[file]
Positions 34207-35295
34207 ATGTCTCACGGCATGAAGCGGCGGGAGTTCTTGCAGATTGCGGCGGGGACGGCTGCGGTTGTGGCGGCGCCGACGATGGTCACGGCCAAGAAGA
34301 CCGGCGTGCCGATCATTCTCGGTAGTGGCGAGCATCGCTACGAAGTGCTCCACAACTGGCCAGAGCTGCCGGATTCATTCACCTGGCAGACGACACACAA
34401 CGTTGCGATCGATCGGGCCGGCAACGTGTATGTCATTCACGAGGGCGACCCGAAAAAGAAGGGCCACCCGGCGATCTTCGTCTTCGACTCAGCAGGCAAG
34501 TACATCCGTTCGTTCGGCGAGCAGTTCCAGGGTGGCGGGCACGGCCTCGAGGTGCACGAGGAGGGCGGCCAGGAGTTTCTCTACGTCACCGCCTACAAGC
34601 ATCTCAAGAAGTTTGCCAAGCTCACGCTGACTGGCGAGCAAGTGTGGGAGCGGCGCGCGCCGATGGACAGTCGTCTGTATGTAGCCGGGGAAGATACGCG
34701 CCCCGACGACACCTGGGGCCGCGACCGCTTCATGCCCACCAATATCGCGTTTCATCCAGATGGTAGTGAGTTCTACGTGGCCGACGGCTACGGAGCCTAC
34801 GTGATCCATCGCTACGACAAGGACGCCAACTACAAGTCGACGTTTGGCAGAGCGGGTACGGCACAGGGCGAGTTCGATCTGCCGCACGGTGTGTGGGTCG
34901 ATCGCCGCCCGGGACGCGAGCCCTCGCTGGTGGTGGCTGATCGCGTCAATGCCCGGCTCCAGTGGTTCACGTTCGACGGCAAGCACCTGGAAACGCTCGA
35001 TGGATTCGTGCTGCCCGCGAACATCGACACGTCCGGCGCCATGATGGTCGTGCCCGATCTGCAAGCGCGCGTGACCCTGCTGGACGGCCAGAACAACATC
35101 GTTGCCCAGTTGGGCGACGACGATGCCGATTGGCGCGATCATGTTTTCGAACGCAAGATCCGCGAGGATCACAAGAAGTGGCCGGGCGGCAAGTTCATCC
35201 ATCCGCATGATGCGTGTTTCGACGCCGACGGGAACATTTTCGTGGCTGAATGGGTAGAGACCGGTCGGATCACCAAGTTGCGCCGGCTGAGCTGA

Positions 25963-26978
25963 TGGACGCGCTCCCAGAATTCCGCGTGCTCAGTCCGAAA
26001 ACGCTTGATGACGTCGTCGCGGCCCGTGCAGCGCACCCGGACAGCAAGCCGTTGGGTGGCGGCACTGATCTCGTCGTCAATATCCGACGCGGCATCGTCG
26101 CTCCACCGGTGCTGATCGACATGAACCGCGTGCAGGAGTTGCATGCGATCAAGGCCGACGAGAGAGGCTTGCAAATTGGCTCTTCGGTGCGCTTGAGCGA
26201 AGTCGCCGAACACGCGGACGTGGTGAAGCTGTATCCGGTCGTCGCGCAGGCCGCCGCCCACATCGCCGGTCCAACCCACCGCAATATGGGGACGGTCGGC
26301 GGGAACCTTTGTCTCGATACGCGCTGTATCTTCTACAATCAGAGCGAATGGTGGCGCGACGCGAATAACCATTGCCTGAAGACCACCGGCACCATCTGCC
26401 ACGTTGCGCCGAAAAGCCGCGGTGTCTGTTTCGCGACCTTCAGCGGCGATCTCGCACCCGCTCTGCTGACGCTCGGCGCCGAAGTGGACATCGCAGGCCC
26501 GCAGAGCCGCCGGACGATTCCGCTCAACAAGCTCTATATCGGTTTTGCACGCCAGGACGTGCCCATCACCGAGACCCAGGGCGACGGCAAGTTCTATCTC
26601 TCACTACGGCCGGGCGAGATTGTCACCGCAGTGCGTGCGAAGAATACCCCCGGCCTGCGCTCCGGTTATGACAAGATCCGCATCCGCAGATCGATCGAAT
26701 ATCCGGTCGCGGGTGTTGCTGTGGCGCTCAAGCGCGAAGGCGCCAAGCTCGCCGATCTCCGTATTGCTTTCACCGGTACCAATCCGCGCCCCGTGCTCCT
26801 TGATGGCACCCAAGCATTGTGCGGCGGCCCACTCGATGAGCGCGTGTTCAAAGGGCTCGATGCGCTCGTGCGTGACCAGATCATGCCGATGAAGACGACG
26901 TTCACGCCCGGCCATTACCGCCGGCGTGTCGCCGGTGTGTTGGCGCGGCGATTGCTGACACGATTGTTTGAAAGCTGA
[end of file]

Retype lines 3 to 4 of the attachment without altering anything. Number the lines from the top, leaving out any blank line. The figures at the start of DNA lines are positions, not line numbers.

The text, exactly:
34301 CCGGCGTGCCGATCATTCTCGGTAGTGGCGAGCATCGCTACGAAGTGCTCCACAACTGGCCAGAGCTGCCGGATTCATTCACCTGGCAGACGACACACAA
34401 CGTTGCGATCGATCGGGCCGGCAACGTGTATGTCATTCACGAGGGCGACCCGAAAAAGAAGGGCCACCCGGCGATCTTCGTCTTCGACTCAGCAGGCAAG